Friday, August 20, 2010

Grassroots Turn Out Against Ruben Diaz

Activist Alan Bounville trails Senator Ruben Diaz outside his August 12 fundraiser in the Bronx. (QUEER RISING)

Challenger Charlie Ramos see path to upset; presses for more aggressive gay


Before guests began to arrive for an August 12 fundraiser for Ruben Diaz held at a Bronx catering hall, Natasha Dillon, a founder of Queer Rising, engaged in a brief negotiation with police.

The cops first said that the protesters, who object to the state senator’s anti-gay positions, would have to stand on the other side of a wide avenue across from the hall. Dillon said that they wanted to photograph people going in, so police strung up tape on two sides of an awning over the entrance and guests had to run a gauntlet of protesters to get inside.

“Hopefully, we planted a seed,” said Iana DiBona, the protest organizer, after roughly 90 minutes of chanting “Dinner with a bigot, shame on you” and “Queer rising, Diaz falling.”

When protesters began to chant “Down with Diaz, up with Ramos,” one person quickly objected, saying they could not be seen as partisan. But the point was made. Charlie Ramos is running a long-shot campaign to defeat Diaz in the September 14 Democratic primary. The queer community is backing him.

“I’ve been getting a lot of support from the gay community, endorsements, but financially I wish they had done a little better,” Ramos said. “I’ve also gotten a lot of support from the gay activists Queer Rising.”

Ramos, 40, who entered the race late, has raised $35,000 and has just under $3,000 in cash, according to his latest filing with the state Board of Elections. Diaz had $140,000 in cash on hand.

Ramos’ cash was so tight that when Diaz tried to throw him off the ballot by challenging his nominating petitions, Ramos represented himself, a job that is typically left to experienced election lawyers. Queer Rising members were among the volunteers who carried those petitions and later verified the signatures.

“We knew that Ruben Diaz would challenge the petitions,” said Sergio Llanos, a member of the activist group. “We had to go line by line and make sure that each signature was correct.”

Diaz, 67, was represented by attorney Stanley K. Schlein. Showing how ugly the race is, Kevin Douchkoff, who joined the August 12 protest, said he heard Schlein say, “Fags for Diaz” as he entered the fundraiser. Schlein did not return a call seeking comment. Another man attending the fundraiser gave the protesters the middle finger.

The Queer Rising members carried signs that compared Diaz to Adolf Hitler and George Wallace, the Alabama governor who was known for his defense of racial segregation.

Diaz has long opposed goals sought by the lesbian, gay, bisexual, and transgender, community. Most recently, he helped table a long-stalled transgender civil rights bill in a State Senate committee, and he was one of eight Democrats who joined all 30 Republicans in that body to defeat a same-sex marriage bill last year.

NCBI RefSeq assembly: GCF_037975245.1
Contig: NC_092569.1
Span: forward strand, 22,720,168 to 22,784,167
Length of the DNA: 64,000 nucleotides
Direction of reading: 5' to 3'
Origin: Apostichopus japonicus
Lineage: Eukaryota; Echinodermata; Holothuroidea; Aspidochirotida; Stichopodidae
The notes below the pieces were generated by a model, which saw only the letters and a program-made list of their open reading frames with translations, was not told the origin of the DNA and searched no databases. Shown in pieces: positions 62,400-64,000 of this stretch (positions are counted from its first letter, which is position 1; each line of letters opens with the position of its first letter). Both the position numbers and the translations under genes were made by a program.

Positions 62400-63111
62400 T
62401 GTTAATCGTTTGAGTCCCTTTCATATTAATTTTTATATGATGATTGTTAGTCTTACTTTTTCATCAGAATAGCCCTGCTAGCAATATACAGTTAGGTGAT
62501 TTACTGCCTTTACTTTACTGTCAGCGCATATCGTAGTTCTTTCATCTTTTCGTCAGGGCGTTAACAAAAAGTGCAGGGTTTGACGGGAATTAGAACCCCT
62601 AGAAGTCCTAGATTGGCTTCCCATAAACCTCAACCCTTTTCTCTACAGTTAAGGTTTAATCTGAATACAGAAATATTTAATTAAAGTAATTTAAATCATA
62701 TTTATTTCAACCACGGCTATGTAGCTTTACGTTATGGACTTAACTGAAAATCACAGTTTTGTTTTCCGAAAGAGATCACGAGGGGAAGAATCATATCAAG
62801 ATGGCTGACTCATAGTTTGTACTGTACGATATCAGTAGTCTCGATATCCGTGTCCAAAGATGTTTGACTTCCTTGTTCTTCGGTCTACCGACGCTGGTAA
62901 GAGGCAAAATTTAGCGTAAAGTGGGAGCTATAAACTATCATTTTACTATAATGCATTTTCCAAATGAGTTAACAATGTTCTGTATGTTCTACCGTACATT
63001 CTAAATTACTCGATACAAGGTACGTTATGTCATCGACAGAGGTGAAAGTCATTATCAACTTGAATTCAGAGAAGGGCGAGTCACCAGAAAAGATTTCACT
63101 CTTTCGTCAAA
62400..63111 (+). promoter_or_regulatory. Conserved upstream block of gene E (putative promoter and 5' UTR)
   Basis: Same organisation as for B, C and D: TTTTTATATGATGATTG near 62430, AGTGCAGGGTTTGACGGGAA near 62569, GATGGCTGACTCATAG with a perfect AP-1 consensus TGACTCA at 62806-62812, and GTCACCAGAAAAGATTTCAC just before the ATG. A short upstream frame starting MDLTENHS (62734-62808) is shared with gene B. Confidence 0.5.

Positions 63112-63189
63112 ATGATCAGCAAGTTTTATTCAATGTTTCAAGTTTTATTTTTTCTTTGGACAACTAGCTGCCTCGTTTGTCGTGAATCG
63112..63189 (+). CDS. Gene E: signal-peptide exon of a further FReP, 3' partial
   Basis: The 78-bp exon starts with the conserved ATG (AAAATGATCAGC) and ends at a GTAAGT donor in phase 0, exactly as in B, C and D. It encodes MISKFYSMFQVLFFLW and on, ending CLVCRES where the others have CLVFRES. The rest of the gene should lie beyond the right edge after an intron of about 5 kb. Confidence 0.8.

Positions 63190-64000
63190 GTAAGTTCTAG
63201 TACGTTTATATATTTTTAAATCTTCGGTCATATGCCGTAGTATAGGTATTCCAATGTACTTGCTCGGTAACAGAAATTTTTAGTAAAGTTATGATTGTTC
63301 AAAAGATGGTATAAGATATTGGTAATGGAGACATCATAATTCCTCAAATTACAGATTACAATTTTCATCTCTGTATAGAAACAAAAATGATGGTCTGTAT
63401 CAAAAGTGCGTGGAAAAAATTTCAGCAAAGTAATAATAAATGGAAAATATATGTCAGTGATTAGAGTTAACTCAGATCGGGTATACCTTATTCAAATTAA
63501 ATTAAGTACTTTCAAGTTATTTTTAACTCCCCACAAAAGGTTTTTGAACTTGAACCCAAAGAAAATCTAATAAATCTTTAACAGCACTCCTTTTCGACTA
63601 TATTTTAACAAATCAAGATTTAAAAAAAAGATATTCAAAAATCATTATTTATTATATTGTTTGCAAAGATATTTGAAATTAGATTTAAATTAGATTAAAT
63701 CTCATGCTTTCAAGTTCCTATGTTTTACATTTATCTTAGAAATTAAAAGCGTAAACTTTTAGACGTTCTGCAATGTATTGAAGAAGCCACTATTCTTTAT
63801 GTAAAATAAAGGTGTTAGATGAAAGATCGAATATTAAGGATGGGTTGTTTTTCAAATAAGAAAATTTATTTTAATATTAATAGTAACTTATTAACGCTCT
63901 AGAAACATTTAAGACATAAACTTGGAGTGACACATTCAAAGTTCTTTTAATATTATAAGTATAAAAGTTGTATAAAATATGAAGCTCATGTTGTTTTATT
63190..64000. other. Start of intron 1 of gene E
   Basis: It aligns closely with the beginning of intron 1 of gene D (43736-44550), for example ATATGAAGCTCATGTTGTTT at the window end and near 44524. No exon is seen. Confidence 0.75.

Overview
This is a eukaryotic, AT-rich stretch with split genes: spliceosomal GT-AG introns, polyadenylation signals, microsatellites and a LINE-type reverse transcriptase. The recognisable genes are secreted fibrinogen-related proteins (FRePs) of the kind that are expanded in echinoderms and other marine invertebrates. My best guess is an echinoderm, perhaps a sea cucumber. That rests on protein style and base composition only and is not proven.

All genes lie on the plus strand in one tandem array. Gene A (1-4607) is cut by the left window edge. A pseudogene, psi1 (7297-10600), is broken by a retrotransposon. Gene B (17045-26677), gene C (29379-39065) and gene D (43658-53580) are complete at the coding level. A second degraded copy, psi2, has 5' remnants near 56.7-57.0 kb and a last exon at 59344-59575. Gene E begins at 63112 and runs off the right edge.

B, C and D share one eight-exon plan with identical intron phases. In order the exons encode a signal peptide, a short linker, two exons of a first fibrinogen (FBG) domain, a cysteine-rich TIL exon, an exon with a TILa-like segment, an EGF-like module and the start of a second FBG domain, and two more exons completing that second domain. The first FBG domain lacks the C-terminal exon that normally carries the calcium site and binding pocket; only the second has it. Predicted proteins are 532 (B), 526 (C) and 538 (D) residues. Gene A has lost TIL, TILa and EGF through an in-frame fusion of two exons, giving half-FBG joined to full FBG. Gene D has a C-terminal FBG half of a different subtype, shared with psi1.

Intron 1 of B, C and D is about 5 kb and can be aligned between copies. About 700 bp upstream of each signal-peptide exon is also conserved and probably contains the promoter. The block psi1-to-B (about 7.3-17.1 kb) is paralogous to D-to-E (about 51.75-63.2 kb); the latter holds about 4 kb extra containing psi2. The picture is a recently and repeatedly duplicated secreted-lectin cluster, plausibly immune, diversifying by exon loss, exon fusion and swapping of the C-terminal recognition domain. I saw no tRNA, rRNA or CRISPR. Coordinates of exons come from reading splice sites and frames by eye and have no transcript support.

Diaz first won his Bronx State Senate seat, by a wide margin, in 2002. He remains popular in his district and has not faced a serious primary or general election challenge since then. Perhaps daunted by the difficulty of removing incumbents in New York’s State Legislature, some of the gay groups that endorsed Ramos have been otherwise lukewarm in their support.

“I think that Queer Rising has been the one that has been more out there for me,” he said. “Marriage Equality New York, their PAC, they’ve been very helpful.”

Ramos feels some frustration with the tepid response.

“Considering that I’m taking on the number one obstructionist against gay marriage,” he said.

Among the ten endorsements listed on his campaign website, six are from gay-identified organizations — including the Empire State Pride Agenda and the Human Rights Campaign — and only one of the six, Marriage Equality New York, has given him money. Individual gay donors have given him cash.

[Editor's Note: Financial contributions to the Ramos campaign were reviewed as of his most recent filing with the State Board of Elections, submitted on July 15. On August 16, when this story was published, the filing due on August 13 had not yet been submitted to the Board, and the Ramos campaign had not responded to Gay City News' request for the information that would be reported in that filing. A $1,000 contribution from the Stonewall Democratic Club of New York and a $500 contribution from the Jim Owles Liberal Democratic Club are due to be included in the August 13 report when filed.]

He has other help.

Ramos won the endorsement of a Teamsters umbrella organization that represents 33 union locals. He expects to be endorsed by another union local in the Bronx. That support can translate into volunteers.

“That’s the plan,” Ramos said. “If I can get like 500 bodies out of them — I think that’s possible — I would have a nice ground game.”

The State Senate district where he is running includes neighborhoods represented by two members of the Assembly who face competitive primaries, and the turnout in those races may aid him, Ramos said.

He will also rely on old-fashioned retail politics.

“Starting from tomorrow until the election, it’s going to be like 6 a.m. until late in the evening,” Ramos said. “That’s pretty much going to be the schedule for the next 30 days.”

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